Spot, another tracker/beacon

Ben Ellison

Ben Ellison

Panbo editor, publisher & chief bottlewasher from 4/2005 until 8/2018, and now excited to have Ben Stein as very able publisher, webmaster, and editing colleague. Panbo is going to the next level in 2019 and beyond.

8 Responses

  1. Pbot says:

    I checked out the website and you’re right. Talk about scare tactics.

  2. Dan Gingras says:

    Given my poor service this summer with Globalstar (you’ve already written about the satellite problems) I think it would be better to buy a “real” PLB. Until Globalstar gets new satellites launched I wouldn’t want to count on making contact through their service.

  3. Seajet says:

    I can echo Dan’s remarks above about Globalstar. I had signed-up for their unlimited minutes plan when I heard about it a couple of months ago, before I had reasons to use my Globalstar phone. Now I know what they meant by unlimited minutes. You will spend unlimited minutes searching for service! Thus, this “Spot” product must be viewed with extreme caution. Even now, when the boat is tied to the dock in Maine, the Globalstar phone does mostly display “looking for service”. Not what you would want to see, when you need your “Spot”.

  4. Ben Ellison Ben Ellison says:

    I’m thinking that Spot’s Nov. 1 launch is timed such that the four new Globalstar satellites will be fully operational. What’s unclear so far is if the device will tell you if it succeeds in sending a message. Hope so.

  5. SPOT, Inc. says:

    Full Disclosure: I am with SPOT, Inc.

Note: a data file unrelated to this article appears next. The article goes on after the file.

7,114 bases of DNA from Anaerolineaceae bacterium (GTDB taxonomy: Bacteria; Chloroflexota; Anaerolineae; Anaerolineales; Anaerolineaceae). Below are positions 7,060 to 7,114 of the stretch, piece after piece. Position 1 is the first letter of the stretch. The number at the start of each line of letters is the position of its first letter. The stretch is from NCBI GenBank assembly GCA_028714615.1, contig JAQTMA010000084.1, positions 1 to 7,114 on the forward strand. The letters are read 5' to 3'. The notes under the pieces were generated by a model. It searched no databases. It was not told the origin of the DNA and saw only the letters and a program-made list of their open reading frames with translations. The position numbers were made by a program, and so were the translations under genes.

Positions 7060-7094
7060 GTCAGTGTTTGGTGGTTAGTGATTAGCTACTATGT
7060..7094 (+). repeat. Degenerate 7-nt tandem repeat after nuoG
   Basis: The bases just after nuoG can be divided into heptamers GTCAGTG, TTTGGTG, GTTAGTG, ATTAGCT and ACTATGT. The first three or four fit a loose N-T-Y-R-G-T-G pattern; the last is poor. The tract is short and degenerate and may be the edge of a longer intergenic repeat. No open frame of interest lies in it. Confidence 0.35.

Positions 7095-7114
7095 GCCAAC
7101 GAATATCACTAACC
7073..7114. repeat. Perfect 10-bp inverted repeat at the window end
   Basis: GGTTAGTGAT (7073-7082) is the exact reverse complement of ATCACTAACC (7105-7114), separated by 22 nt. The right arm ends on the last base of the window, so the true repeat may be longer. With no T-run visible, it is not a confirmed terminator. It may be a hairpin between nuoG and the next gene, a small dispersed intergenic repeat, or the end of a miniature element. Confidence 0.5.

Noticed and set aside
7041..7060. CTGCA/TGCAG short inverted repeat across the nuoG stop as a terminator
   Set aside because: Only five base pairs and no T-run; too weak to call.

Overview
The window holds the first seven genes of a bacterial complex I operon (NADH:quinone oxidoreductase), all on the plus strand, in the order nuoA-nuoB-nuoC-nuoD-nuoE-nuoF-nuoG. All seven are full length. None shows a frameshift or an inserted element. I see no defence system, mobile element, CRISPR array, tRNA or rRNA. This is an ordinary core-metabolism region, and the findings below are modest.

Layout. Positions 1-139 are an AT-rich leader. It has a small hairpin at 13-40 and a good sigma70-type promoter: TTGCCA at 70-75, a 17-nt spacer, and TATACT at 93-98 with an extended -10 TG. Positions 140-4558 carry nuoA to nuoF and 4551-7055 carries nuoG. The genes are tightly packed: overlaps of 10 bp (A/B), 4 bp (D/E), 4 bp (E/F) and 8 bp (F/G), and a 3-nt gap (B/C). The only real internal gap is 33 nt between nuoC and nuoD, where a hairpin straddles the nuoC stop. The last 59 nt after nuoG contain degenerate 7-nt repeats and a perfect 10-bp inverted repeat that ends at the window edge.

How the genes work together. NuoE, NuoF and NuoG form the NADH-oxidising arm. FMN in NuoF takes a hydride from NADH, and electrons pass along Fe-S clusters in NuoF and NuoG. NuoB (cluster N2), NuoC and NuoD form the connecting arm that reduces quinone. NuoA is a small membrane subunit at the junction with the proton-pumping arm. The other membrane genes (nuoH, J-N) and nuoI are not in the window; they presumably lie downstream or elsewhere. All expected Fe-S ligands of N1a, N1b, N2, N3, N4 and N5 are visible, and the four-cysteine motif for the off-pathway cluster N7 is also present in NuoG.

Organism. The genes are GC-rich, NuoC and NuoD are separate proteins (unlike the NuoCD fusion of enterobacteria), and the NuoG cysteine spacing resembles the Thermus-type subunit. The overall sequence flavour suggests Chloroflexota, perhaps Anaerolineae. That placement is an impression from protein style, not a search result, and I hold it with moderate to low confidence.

I saw the commentary here and thought it would be worth clearing up how SPOT works. SPOT gets a GPS fix using an onboard GPS chip. SPOT sends the coordinates and a status indicator (911, Help, or OK) to the right destination. Communications are outbound only — using the highly reliable and robust Globalstar Simplex data network. (For the more technical – this is the L-band, not S-band portion of the Globalstar Network)
    The Globalstar constellation of 40 satellites is fully operational and stable in supporting the Globalstar Simplex data network. The Globalstar Simplex data network has a proven 99.4% reliability while processing over 6 million messages a month – the equivalent of 2.3 messages per second. It has been operational for several years sending messages for industrial and governmental customers.

  6. Anonymous says:

    Globalstar sucks. We have had it for five years on our yacht.I am finally getting the owners to come around, and they want to change to iridium. we have a qualcom/globalstar box connected to pbx. constant busy signals and dropped calls, what a waste. the service has never been good. the owners had a hard time letting go of the $3500+ worth of equipment. i told them to write it off, its not worth it. Capt.J

  7. satellite says:

    Easy people, calm down.
    Indeed, the Globalstar network is currently not offering reliable voice and data (duplex-) connections, as most of the satellites are already spoiled. This is why globalstar phones are looking for a signal most of the time – as the signal can just not get through TO the phone. However, the signals originating FROM the phone – or tracking device – are still beeing forwared to the gateway. Therefore the simplex service, which is used for tracking units, but also for the new Spot service, is not affected.
    I guess this beacon will offer a reliable securtiy backup, and due to the comphrehensive pricing, draw a lot of attention!

  8. Anonymous says:

    Get an Iridium SAT phone instead. I had SPOT and my friend had the aforementioned phone this summer on a 3 week canoe trip in Labrador. Friends and family were worried after they hadn’t received my signal for a week – which we discovered after phoning. The SAT phone worked flawlessly every time. I imagine that before too long small, durable, cheap and reliable SAT phones with more features like GPS etc will make SPOT outdated; and a phone allows precise communication, not just 1 of 3 levels of messages.

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